The Hidden Dangers of Acid Reflux

It's easy to get the care you need.

See a Premier Physician Network provider near you.

Many of us experience heartburn from time to time – that burning feeling in your upper chest or the sensation of a lump sitting in your “food pipe” – which we usually attribute to spicy foods eaten too close to bedtime.

But if you’re popping antacids right and left, it might be time to seek help. Left untreated, heartburn (also known as acid reflux) can result in a more serious condition known as gastroesophageal reflux disease, or GERD. GERD, in turn, can lead to more life-threatening conditions – including esophageal cancer

What causes acid reflux and GERD?Hidden Dangers of Acid Reflux - In Content

Acid reflux occurs when gastric acid flowing from your stomach backs up into your food pipe (esophagus). A muscle at the bottom of the esophagus opens to let food in the stomach, then closes it to keep it in. This muscle is called the LES or lower esophageal sphincter. When your LES relaxes too often or for too long, acid backs up, injuring the esophagus and producing a burning feeling. This is often referred to as “acid reflux.”

Unfortunately, an unhealthy lifestyle is often to blame. Causes of heartburn include:

  • Excess weight
  • Consuming too much caffeine or alcohol
  • Eating citrus, chocolate, and fatty or spicy foods
  • Overeating
  • Smoking
  • Use of aspirin or NSAIDs (non-steroidal anti-inflammatory drugs, like ibuprofen)

“Even wearing tight clothing can result in GERD,” says general surgeon L. Stewart Lowry, MD, FACS of Miami County Surgeons “or a job or some occupation that requires you to do a lot of bending over all the time.”

Some illnesses, like gastritis (inflammation of the stomach lining) and ulcers of the stomach, esophagus and duodenum (upper small intestine) can create heartburn. Hiatal hernias, pregnancy, age and exposure to second-hand smoke are also risk factors.

When should I see a doctor?

Serious acid reflux can wreak havoc with your quality of life. “GERD is something that can take over your life,” warns Dr. Lowry. “GERD can interrupt your sleep. It can force you to...not eat things that you otherwise would like to. It can force you to eat at certain times of the day and not at others.”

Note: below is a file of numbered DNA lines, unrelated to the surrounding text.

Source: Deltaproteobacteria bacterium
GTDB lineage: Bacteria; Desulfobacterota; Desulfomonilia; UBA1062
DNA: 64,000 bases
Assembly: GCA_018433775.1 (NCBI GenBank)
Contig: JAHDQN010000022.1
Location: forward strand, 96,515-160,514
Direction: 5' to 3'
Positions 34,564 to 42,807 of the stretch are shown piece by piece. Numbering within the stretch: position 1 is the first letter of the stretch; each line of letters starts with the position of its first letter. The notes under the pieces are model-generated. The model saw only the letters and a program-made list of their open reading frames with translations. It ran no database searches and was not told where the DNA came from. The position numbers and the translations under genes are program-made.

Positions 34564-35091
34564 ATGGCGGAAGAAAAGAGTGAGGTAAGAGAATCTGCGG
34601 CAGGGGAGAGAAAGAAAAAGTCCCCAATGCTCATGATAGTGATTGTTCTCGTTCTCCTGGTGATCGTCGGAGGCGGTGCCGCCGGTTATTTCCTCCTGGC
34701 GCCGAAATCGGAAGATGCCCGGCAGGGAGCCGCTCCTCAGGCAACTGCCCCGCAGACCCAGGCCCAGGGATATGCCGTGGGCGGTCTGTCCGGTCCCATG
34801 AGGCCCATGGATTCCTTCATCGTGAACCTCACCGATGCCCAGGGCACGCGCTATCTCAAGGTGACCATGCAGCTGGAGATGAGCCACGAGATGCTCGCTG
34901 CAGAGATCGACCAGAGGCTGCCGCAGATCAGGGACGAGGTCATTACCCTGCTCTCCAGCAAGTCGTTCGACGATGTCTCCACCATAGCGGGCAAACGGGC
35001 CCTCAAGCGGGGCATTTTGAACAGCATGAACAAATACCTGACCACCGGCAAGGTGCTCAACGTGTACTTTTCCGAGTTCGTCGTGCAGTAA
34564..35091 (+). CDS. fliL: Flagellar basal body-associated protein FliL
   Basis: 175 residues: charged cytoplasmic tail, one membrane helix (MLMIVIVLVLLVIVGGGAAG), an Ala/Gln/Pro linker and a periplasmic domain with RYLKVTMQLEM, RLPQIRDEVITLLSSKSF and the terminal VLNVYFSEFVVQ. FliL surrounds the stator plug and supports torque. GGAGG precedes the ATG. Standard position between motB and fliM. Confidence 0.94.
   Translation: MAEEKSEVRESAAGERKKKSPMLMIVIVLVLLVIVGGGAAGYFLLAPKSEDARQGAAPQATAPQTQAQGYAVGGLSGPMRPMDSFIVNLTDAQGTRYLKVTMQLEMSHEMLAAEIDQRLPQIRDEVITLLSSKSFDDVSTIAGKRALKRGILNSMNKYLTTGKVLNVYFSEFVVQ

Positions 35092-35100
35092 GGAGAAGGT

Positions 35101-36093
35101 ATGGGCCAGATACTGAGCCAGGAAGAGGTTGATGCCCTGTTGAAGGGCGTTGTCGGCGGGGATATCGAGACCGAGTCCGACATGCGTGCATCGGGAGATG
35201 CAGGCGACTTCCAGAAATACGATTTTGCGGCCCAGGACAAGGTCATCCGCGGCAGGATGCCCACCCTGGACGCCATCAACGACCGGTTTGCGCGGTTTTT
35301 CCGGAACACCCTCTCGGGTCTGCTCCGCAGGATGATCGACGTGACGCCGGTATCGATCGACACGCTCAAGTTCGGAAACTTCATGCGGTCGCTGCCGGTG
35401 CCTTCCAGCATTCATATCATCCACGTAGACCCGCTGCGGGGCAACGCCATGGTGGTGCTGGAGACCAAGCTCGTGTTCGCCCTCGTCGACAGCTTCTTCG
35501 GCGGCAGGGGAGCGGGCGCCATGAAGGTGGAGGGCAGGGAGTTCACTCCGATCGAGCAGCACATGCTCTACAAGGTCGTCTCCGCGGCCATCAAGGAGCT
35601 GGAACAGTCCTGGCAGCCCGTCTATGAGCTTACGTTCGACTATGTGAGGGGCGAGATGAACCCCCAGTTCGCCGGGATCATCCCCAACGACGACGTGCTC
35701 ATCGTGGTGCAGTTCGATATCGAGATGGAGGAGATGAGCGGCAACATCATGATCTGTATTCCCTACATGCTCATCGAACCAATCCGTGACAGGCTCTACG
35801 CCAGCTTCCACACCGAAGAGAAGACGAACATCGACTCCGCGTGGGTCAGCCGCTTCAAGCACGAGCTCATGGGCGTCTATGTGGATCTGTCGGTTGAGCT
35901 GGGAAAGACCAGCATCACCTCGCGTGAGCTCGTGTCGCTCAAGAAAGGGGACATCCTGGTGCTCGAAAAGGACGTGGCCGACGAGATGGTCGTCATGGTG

Dr. Lowry talks about how GERD can affect quality of life.

Click play to watch the video or read video transcript.

Routine heartburn (once a week or less) usually can be treated with over-the counter medicines, such as antacids. But if you aren’t sure of which medicines to take, go see your doctor. In addition, call your doctor if symptoms are occurring more than twice a week.

Also, “there are certain alarm features that patients should see their doctors for immediately,” says Dr. Lowry. These symptoms include painful or difficult swallowing, bleeding out from either end of the body, recurrent vomiting or anemia, or unexplained weight loss.

Dr. Lowry talks about when to seek medical attention.

Click play to watch the video or read video transcript.

What about treatment?

If your doctor diagnoses acid reflux or GERD, he or she might first work with you on lifestyle changes and suggest over-the-counter or prescription medication. For more severe cases, there are surgical options, according to Dr. Lowry. Most result in “a kind of rewrapping of the stomach around the esophagus or a folding of the stomach into the esophagus to reestablish the one-way valve at the stomach and esophagus junction.”

Dr. Lowry talks about surgical options.

Click play to watch the video or read video transcript.

Surgical options include a procedure called Nissen fundoplication which involves wrapping the upper part of the stomach around the esophagus and sewing it into place. Ideally, this surgery strengthens the LES valve between the esophagus and stomach and stops acid from backing up into the esophagus. In most cases, people who have this surgery find it improves their symptoms and heals damage previously done to the esophagus. Over time some people report their symptoms have returned, with trouble swallowing, increased gas, and/or trouble belching. 

A newer surgical option involves implanting a ring of tiny magnetic beads (called a LINX) around your esophagus where it meets the stomach. The magnetic attraction between the beads holds the esophagus closed. When food slides through the esophagus it pushes the beads apart allowing the food to pass into the stomach, but not allowing acid to back up into the esophagus causing heartburn.

Ask your doctor about the pros and cons of each surgical procedure and whether one of them might be right for you.

Is it heartburn or a heart attack?

Finally, it’s important to note the difference between heartburn and chest pain caused by a serious heart condition. Sometimes, it’s even difficult for medical professionals to know until tests are performed, says Dr. Lowry.

“If someone isn’t sure whether they’re having angina or chest pain from a heart problem or heartburn like GERD, then they need to go to an emergency room,” he explains. “Because if it is angina, if it’s an acute coronary syndrome, something from the heart, it can be a life-threatening situation.”

It's easy to get the care you need.

See a Premier Physician Network provider near you.